I can see the rationale for buying the team as a stand-alone entity: You can then threaten to take your team elsewhere for a better deal unless the local/state government puts you in a sweet new facility with generous financial terms.

At the other end of the spectrum is owning the team/park/media outlet in combination. Transfer pricing, taxation, etc all come into play.

But why just buy the ballpark? That's the part I just can't get my brain around. You're either going to (1) put the tennant(s) over a barrel (and thus speed up their move or new facility), or (2) lose money, especially on an old facility which likely has some pretty hefty upkeep costs.

Only other thing I can think of is that you buy the stadium because you have way too much money, and an ego that needs stroking. Maybe being able to simply say, "Hi, I'm _________ and I own Wrigley Field" at cocktail parties is what motivates you.

Maybe that's where Cuban comes in?

But if you've got that kind of $$$, why buy just the park? Why not buy the team, too?

My brain hurts from trying to figure this out.

Chip R
05-01-2008, 01:47 PM
If this deal goes through it spells trouble for the rest of the NL.


You mean the Cubs might actually spend money? I guess the Trib never thought of that when they signed Soriano, Lilly and Marquis to those deals or extended Lee and Ramirez. Maybe Cuban will hire a big name manager who has won elsewhere. Man, it'll only be a matter of time before he gets a World Series trophy to put on his mantle next to his NBA Chamoionship trophies.

WMR
05-01-2008, 01:56 PM
You mean the Cubs might actually spend money? I guess the Trib never thought of that when they signed Soriano, Lilly and Marquis to those deals or extended Lee and Ramirez. Maybe Cuban will hire a big name manager who has won elsewhere. Man, it'll only be a matter of time before he gets a World Series trophy to put on his mantle next to his NBA Chamoionship trophies.

bwahahaahahahahah

KoryMac5
05-01-2008, 02:43 PM
You mean the Cubs might actually spend money? I guess the Trib never thought of that when they signed Soriano, Lilly and Marquis to those deals or extended Lee and Ramirez. Maybe Cuban will hire a big name manager who has won elsewhere. Man, it'll only be a matter of time before he gets a World Series trophy to put on his mantle next to his NBA Chamoionship trophies.

It isn't about spending money to make your team successful, it is how you spend your money. Cuban made sound decisions when he purchased the Mavs for 236 million dollars, he hired good people to run the show and I assume he will do the same thing if he buys the Cubs. In the 20 years before Cuban bought the team, the Mavs had a winning percentage of 40%, and playoff record of 21-32. In the six years following, the team has won 69% of their regular season games and have reached the playoffs each season. I would much rather have an owner (Cuban) who reaches the post season every year than one who has yet to sniff it (Cast).

bucksfan2
05-01-2008, 03:07 PM
I used to be a big Cuban fan. I hate the NBA but have always liked the passion and energy he put into being the owner of the Mavs. Now I root for Cuban to lose in everything he does (it is over a movie that he produced or financially backed). If he buys the Cubs it would be one more reason for me to root against the Cubs.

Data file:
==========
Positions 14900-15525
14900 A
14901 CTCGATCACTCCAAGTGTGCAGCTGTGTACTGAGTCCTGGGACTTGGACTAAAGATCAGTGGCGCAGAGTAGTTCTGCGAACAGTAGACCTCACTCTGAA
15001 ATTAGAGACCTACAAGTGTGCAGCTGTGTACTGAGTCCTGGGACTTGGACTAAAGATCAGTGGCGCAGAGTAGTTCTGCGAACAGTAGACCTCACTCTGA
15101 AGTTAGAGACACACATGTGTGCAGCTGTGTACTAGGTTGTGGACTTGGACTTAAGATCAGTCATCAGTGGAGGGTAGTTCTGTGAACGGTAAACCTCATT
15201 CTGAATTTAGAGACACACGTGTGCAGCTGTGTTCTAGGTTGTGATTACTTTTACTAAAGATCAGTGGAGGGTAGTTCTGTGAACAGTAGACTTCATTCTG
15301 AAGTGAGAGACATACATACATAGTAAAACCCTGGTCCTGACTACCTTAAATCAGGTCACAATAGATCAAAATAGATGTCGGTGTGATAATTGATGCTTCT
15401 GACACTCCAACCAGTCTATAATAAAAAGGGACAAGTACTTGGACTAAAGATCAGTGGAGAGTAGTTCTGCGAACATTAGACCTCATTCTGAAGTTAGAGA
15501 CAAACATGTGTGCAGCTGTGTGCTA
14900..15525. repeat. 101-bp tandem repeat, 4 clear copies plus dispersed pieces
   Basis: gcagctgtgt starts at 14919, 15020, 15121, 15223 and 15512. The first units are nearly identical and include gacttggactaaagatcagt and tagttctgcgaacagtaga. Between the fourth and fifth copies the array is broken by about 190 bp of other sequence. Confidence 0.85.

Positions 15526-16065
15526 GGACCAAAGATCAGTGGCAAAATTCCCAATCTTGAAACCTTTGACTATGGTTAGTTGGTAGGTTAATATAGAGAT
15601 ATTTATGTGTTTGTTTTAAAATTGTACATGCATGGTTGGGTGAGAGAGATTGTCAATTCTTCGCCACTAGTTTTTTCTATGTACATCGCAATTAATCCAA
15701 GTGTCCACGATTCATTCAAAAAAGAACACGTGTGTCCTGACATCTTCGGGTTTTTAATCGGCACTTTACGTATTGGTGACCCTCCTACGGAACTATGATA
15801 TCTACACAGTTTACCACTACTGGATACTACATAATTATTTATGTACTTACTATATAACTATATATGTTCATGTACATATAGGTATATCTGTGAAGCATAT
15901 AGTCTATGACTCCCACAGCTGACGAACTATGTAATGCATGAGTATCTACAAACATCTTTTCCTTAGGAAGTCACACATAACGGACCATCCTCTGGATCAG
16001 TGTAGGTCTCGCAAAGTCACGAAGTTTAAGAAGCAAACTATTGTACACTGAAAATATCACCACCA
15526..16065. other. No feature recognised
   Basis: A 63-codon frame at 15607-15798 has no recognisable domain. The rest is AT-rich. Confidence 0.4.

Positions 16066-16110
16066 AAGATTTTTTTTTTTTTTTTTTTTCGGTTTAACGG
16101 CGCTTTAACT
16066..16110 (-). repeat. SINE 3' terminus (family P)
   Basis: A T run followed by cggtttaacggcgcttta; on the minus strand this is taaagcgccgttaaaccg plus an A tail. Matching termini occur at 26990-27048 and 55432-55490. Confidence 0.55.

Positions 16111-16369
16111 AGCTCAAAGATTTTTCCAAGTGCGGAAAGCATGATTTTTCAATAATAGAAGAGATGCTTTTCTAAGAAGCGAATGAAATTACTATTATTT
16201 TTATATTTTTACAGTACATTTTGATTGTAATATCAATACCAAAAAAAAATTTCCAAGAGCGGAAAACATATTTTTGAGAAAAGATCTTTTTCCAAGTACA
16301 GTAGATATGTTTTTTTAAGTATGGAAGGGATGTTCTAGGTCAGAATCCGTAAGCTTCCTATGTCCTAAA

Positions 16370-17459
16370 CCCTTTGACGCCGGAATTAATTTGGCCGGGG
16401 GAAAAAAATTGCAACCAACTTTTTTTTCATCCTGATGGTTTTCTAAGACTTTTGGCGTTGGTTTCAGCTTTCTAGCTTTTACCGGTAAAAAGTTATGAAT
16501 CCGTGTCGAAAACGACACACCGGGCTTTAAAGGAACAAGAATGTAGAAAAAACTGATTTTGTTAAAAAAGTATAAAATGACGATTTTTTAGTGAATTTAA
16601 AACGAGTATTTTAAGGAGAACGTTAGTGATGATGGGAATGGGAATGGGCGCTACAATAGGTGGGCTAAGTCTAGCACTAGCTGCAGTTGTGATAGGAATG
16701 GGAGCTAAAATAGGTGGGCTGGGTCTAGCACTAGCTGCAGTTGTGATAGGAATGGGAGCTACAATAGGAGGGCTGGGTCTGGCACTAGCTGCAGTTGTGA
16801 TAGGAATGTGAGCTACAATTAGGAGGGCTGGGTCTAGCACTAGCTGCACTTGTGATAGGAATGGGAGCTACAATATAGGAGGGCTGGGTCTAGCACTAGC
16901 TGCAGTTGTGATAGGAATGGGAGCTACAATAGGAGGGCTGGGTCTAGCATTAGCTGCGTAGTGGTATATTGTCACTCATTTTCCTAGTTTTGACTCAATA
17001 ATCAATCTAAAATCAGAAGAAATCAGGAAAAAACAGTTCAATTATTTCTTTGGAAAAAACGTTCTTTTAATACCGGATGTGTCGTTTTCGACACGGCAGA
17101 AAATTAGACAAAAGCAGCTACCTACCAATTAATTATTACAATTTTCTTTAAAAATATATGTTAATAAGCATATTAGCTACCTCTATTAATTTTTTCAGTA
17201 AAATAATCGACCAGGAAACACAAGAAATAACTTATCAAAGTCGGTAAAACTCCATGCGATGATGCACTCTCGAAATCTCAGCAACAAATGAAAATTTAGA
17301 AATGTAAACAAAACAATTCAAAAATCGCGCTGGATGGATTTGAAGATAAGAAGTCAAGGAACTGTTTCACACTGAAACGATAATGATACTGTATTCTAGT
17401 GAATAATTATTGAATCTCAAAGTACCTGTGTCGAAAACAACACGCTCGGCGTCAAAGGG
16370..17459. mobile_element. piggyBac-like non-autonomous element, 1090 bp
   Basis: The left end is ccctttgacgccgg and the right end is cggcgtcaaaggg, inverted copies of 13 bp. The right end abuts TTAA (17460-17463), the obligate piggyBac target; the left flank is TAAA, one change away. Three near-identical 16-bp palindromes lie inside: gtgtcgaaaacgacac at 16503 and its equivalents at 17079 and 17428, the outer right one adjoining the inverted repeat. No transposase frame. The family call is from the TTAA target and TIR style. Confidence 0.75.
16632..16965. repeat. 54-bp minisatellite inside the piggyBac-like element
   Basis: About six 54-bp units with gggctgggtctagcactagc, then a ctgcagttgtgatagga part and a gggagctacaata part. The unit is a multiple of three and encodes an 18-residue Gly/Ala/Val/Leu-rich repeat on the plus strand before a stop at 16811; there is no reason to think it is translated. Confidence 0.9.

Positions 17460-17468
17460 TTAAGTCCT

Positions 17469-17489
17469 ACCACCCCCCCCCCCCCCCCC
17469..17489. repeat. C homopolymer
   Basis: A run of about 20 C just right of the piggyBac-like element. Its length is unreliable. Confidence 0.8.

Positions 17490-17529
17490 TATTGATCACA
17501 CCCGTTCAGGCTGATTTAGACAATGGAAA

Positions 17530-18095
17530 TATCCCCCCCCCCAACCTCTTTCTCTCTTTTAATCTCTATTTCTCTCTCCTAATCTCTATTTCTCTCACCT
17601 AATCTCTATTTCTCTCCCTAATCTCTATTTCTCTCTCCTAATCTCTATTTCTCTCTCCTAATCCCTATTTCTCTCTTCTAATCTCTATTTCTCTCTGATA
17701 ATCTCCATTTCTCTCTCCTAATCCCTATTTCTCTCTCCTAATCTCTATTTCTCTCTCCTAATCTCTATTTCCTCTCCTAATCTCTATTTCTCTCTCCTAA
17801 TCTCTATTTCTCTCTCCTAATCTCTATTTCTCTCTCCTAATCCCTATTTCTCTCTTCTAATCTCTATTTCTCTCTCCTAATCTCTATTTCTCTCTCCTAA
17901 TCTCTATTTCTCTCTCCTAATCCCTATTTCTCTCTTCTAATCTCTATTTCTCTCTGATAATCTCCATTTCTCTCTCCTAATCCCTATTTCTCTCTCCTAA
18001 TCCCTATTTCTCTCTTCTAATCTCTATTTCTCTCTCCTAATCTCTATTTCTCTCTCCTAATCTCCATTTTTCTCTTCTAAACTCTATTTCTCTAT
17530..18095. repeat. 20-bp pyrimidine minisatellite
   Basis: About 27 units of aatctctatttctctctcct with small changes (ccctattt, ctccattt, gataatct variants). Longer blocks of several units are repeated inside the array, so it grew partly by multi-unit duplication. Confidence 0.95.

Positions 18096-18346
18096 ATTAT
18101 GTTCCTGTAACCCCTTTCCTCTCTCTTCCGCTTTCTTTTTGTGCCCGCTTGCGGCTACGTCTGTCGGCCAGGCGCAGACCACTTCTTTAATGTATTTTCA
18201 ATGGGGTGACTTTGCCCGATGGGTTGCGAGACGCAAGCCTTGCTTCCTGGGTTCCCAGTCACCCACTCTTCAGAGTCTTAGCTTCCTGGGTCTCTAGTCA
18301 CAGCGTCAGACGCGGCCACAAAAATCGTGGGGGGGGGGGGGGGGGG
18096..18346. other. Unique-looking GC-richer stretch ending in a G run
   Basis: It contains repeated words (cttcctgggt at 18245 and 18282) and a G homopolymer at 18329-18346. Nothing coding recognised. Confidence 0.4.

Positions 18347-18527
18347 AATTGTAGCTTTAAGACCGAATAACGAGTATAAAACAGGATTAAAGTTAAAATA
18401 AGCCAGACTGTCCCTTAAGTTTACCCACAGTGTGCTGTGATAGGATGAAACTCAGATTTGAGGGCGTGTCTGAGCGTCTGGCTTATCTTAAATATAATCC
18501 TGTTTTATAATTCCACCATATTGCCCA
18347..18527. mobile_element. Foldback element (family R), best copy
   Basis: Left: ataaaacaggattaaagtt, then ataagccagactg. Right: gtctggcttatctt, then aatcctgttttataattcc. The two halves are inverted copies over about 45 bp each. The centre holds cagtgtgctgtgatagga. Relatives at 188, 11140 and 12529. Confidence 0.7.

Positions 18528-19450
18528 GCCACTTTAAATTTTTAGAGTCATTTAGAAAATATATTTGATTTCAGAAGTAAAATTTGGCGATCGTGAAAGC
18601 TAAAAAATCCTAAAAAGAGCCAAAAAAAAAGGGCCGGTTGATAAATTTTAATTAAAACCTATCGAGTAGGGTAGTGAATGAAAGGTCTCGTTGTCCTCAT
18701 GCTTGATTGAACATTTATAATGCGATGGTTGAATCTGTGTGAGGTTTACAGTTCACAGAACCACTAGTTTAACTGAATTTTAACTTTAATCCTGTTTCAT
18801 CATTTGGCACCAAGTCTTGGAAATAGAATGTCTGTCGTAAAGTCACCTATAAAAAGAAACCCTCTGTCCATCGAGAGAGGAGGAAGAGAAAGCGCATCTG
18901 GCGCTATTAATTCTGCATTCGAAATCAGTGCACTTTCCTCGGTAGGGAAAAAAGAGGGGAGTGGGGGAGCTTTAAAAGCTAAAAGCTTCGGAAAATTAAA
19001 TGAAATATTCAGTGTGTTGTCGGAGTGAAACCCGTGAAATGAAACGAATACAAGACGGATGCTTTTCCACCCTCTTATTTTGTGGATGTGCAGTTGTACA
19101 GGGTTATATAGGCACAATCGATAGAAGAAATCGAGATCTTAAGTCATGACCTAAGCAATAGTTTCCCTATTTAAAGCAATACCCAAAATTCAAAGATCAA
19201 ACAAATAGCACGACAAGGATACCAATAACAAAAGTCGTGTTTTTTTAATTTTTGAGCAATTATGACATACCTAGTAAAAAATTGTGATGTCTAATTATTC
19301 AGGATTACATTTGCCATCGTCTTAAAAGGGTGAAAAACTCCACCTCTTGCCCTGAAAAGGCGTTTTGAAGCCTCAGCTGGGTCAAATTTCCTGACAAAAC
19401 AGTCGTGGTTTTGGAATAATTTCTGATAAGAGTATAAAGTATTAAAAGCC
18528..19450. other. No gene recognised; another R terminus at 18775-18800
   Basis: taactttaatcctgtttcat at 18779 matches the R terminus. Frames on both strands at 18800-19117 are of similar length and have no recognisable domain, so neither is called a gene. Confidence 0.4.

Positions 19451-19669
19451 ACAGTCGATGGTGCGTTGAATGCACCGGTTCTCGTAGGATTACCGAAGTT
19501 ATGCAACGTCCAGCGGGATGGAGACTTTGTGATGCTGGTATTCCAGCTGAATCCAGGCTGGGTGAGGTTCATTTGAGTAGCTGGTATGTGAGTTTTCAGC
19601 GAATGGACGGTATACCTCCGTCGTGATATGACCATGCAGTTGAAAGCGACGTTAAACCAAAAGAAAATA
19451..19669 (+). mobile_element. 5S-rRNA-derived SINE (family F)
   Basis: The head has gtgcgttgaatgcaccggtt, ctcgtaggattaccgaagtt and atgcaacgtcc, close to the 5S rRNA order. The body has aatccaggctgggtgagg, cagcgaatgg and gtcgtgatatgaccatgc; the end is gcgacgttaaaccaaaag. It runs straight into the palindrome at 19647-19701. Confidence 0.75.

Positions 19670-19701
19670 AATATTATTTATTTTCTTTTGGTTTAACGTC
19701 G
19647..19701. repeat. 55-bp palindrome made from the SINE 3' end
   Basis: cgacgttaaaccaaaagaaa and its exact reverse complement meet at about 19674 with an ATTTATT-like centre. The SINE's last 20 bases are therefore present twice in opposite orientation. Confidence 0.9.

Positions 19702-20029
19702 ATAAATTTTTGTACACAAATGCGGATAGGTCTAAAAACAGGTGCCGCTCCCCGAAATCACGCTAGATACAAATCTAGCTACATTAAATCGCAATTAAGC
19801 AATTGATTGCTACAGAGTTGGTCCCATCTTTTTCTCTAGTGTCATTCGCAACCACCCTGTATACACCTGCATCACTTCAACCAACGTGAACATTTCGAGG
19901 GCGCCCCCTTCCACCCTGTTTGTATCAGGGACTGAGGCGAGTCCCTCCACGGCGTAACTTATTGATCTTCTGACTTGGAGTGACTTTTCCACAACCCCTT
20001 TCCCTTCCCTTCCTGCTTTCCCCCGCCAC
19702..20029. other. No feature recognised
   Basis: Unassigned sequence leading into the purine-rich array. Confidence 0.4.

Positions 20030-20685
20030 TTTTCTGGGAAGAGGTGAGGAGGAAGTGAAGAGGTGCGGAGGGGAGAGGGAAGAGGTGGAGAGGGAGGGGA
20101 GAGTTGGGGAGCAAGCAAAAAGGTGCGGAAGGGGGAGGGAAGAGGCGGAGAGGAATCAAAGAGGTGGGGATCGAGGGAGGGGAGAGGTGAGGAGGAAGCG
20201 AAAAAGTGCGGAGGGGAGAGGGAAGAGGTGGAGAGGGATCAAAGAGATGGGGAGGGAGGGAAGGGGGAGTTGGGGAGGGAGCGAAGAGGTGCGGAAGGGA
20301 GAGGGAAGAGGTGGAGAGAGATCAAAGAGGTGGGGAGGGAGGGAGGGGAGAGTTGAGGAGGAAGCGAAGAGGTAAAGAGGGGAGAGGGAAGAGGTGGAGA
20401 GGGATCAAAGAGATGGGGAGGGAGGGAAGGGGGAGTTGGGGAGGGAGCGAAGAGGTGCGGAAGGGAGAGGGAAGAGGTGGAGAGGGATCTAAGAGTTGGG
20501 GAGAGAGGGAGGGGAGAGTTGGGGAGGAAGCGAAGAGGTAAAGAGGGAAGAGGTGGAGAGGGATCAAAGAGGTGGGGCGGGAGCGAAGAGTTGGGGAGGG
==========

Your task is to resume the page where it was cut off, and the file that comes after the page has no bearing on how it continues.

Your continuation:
oneupper
05-01-2008, 03:13 PM
But if you've got that kind of $$$, why buy just the park? Why not buy the team, too?

My brain hurts from trying to figure this out.

The issue is that Zell is a Real Estate guy. That's what he does and supposedly knows. I also seriously doubt he bought Tribune Co. for the newspapers.

fearofpopvol1
05-01-2008, 03:18 PM
It isn't about spending money to make your team successful, it is how you spend your money. Cuban made sound decisions when he purchased the Mavs for 236 million dollars, he hired good people to run the show and I assume he will do the same thing if he buys the Cubs. In the 20 years before Cuban bought the team, the Mavs had a winning percentage of 40%, and playoff record of 21-32. In the six years following, the team has won 69% of their regular season games and have reached the playoffs each season. I would much rather have an owner (Cuban) who reaches the post season every year than one who has yet to sniff it (Cast).

No doubt Cuban has turned around the Mavs, but he still hasn't put them over the hump and it doesn't look like it's going to be any easier any time soon. What makes you think he can get the Cubs over the hump? The Cubs already reached the playoffs last year and will most likely do it again this year. I'm not sure that Cuban can add much value to the Cubs.

Chip R
05-01-2008, 03:21 PM
It isn't about spending money to make your team successful, it is how you spend your money. Cuban made sound decisions when he purchased the Mavs for 236 million dollars, he hired good people to run the show and I assume he will do the same thing if he buys the Cubs. In the 20 years before Cuban bought the team, the Mavs had a winning percentage of 40%, and playoff record of 21-32. In the six years following, the team has won 69% of their regular season games and have reached the playoffs each season. I would much rather have an owner (Cuban) who reaches the post season every year than one who has yet to sniff it (Cast).


It's easier to make the playoffs when twice the teams in your league are eligible.

Unassisted
06-07-2008, 10:10 AM
http://www.suntimes.com/sports/baseball/cubs/992514,cuban060608.article#


Cuban still believes he has a shot at Cubs

June 7, 2008
Recommend

Mark Cuban addressed several subjects today while guesting on the "Waddle and Silvy Show" on WMVP-AM (1000).

Where are you on this whole thing about buying the Cubs: